Media Insider: Media Companies Take a Big Gamble on Apple, Reuters Trains Reporters to Spot ‘Deepfakes,’ How to Save the News Media

Welcome to Media Insider, PR Newswire’s round-up of media stories from the week.

Apple computer, phone and book sitting on desk

THE NEW YORK TIMES | EDMUND LEE
Media Companies Take a Big Gamble on Apple

With the recent launch of the Apple News Plus app, major publishers like Meredith, Condé Nast, and Dow Jones put their caution aside and joined Apple’s media initiative. The app that charges subscribers $9.99 a month ($12.99 in Canada) promises to blast out content across more than a billion devices worldwide. For casual readers, Apple News Plus is a bargain. According to the article, “The Journal, by contrast, charges a monthly fee of $39 for digital access. Online subscriptions to The New Yorker, Vanity Fair and Wired — all owned by Condé Nast — together cost more than $10 a month. The New Yorker by itself costs $7.50.” After the unveiling of the service, more than 200,000 people subscribed to Apple News Plus in its first 48 hours.

Related: One week with Apple News Plus: a messy but good-enough Netflix for magazines

DIGIDAY | LUCINDA SOUTHERN
How Reuters is training reporters to spot ‘deepfakes’

In an effort to prevent the spread of fake news, Reuters is training its journalists to spot fake content by creating its own manipulated — or “deepfake” — video. This fake video, produced by a specialist production company, was shared with Reuters’ user-generated content team of around 12 producers who were asked if they noticed anything odd about it. Some were able to spot the manipulation while others struggled to define exactly what was off about the video. Because of the spike in deepfakes online, Reuters has doubled the number of people who work on verifying video content from six to 12 and verifies around 80 videos a week.

But are deepfake videos a serious issue? Deepfake propaganda is not a real problem

THE ATLANTIC | JOHN WIHBEY
How to Save the News Media

According to an article from The Atlantic, policy makers could do more to help the collapsing news industry. It argues that today’s problem is not the overwhelming amount of fake news, but rather an undersupply of quality news — particularly at the local, state, and regional levels. Most local news outlets can’t seem to make a profit and the federal government could help address this market failure through the tax code. According to the article, “Policy makers could keep the rules simple and let independent regulators make the decisions, subject to legal review. They could also impose a market-capitalization limit, so no current conglomerates would qualify.” Problems within the news industry continue to grow and policy makers have the opportunity to find “new ways to help anchor our digital public sphere through higher-quality, sustainable news institutions,” The Atlantic reports.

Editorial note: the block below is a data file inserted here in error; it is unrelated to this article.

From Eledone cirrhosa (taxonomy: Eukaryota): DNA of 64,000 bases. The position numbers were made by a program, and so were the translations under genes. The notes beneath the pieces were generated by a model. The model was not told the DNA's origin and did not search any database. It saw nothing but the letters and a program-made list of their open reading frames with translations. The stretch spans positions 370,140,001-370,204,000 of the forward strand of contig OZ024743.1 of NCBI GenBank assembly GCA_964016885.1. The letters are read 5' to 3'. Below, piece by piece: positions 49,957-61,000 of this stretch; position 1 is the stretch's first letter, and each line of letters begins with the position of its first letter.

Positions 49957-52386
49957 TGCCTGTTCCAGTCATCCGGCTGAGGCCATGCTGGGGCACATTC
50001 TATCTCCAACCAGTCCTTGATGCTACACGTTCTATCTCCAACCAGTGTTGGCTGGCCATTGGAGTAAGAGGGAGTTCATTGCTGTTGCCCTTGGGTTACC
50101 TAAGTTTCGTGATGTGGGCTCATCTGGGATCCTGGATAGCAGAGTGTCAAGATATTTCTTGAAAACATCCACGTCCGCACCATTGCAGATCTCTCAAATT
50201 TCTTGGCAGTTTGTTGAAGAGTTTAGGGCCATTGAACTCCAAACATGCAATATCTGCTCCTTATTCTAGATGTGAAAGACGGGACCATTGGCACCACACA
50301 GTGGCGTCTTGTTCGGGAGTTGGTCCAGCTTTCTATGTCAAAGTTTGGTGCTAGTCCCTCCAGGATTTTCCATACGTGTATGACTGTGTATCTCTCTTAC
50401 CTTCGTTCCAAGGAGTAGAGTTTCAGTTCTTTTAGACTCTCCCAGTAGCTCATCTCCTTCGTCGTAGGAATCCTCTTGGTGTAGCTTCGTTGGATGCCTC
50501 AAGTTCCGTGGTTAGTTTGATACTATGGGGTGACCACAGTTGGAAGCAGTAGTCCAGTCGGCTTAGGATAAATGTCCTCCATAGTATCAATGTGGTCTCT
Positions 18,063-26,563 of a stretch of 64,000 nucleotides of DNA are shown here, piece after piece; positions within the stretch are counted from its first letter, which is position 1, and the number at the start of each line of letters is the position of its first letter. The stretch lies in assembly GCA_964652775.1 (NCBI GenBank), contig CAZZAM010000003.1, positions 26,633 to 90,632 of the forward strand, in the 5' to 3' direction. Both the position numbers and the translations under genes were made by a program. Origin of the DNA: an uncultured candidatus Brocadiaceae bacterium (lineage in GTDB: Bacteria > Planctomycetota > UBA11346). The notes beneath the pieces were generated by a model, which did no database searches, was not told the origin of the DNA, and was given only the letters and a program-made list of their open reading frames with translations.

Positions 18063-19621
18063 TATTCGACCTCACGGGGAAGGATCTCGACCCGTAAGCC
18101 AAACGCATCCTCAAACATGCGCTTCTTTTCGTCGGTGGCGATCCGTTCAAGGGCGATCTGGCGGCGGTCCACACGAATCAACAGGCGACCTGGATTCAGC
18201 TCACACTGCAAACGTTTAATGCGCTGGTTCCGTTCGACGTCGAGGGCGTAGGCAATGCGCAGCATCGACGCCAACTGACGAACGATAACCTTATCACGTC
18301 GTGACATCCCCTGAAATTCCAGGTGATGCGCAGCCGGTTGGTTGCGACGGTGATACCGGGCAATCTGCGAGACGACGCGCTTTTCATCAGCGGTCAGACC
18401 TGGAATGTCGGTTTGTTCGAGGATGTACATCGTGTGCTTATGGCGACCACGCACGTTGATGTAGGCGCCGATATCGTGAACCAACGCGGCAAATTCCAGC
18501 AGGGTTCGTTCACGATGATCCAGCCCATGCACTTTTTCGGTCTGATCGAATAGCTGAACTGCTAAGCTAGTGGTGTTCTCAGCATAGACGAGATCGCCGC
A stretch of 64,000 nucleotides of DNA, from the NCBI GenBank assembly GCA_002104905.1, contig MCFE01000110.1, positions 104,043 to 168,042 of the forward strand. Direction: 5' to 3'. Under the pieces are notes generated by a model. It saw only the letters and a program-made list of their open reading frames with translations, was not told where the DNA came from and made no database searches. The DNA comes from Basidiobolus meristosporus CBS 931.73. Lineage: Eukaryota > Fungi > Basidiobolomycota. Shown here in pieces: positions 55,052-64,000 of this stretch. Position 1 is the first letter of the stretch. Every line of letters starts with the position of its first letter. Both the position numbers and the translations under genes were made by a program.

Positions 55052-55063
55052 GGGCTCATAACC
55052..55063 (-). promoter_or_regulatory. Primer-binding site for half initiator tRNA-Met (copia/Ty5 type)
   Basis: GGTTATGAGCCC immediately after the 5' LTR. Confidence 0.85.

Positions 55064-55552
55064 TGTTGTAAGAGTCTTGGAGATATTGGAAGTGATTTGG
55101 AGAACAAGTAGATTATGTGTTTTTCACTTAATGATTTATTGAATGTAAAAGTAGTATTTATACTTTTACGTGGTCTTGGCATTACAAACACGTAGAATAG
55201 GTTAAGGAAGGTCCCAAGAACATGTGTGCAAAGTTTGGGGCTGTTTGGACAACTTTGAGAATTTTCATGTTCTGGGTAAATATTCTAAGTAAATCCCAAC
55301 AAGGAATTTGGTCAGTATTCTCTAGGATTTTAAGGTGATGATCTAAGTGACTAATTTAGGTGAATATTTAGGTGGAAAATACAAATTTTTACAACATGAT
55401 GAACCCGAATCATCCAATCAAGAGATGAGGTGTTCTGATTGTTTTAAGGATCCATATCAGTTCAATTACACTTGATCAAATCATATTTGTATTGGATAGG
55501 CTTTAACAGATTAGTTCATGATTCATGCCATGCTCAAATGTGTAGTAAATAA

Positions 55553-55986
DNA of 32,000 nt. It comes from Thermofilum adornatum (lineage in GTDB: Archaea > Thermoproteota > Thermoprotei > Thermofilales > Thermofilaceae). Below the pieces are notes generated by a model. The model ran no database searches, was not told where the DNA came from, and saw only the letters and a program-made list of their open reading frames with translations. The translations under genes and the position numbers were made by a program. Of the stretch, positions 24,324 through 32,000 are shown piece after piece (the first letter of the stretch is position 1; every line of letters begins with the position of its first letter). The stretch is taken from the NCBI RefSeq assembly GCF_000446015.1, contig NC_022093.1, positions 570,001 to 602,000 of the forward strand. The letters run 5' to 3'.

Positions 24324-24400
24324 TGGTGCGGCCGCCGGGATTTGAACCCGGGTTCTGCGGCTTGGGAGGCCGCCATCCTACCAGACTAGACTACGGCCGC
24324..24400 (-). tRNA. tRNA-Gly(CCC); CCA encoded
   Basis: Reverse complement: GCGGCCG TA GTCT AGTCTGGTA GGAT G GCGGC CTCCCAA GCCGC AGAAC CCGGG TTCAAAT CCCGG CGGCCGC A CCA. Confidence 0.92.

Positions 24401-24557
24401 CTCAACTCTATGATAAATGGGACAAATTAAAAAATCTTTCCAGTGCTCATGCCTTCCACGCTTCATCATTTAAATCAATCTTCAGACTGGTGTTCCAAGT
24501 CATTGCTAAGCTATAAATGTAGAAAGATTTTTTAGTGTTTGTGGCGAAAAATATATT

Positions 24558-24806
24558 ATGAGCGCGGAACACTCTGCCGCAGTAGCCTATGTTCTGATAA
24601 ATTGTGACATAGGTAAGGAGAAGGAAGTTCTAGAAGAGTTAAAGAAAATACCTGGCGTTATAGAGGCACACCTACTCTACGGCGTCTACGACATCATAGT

Check out this fact sheet and see why newspapers are a critical part of the American news landscape.

BBC NEWS LABS | ROO HUTTON
Stories by numbers: How BBC News is experimenting with semi-automated journalism

For the last few months, the BBC News Lab has been working with colleagues in BBC English Regions on a project called Salco (Semi-Automated Local Content) to bring rich, data-driven storytelling to its local news teams without increasing their workload. The team of two developers created a pipeline that can generate over 100 unique stories every month, giving readers immediate access to developing stories where they get local news every day. Although there are other organizations who have already implemented automated journalism, the BBC’s approach is different as they are “able to generate stories enriched with graphics and bring them to relevant audiences through our familiar online local news offering.”

Related: The Rise of the Robot Reporter

BUSINESS INSIDER | ROB PRICE
Facebook is partnering with a big UK newspaper to publish sponsored articles downplaying ‘technofears’ and praising the company

According to Business Insider, Facebook has partnered with The Daily Telegraph to run a series of features about the company called “Being human in the information age.” Some of the stories defend Facebook on hot issues it has been recently criticized over like online safety, cyberbullying, terrorist content, fake accounts, and hate speech. The series is produced by Telegraph Spark, the newspaper’s sponsored content unit, and has published 26 stories in the last month (both print and online). Although some may argue that this can mislead news consumers, Business Insider reports that “sponsored native content, in which companies pay for media organizations to produce positive articles that appear similar to traditional news stories, are an increasingly popular method of monetization for many publications.”

You can check out the series of features here.

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Joanna Giannell is a Senior Customer Content Specialist with PR Newswire. She is also an animal lover and music enthusiast. Tune into her insights as a social curator at @PRNpets.

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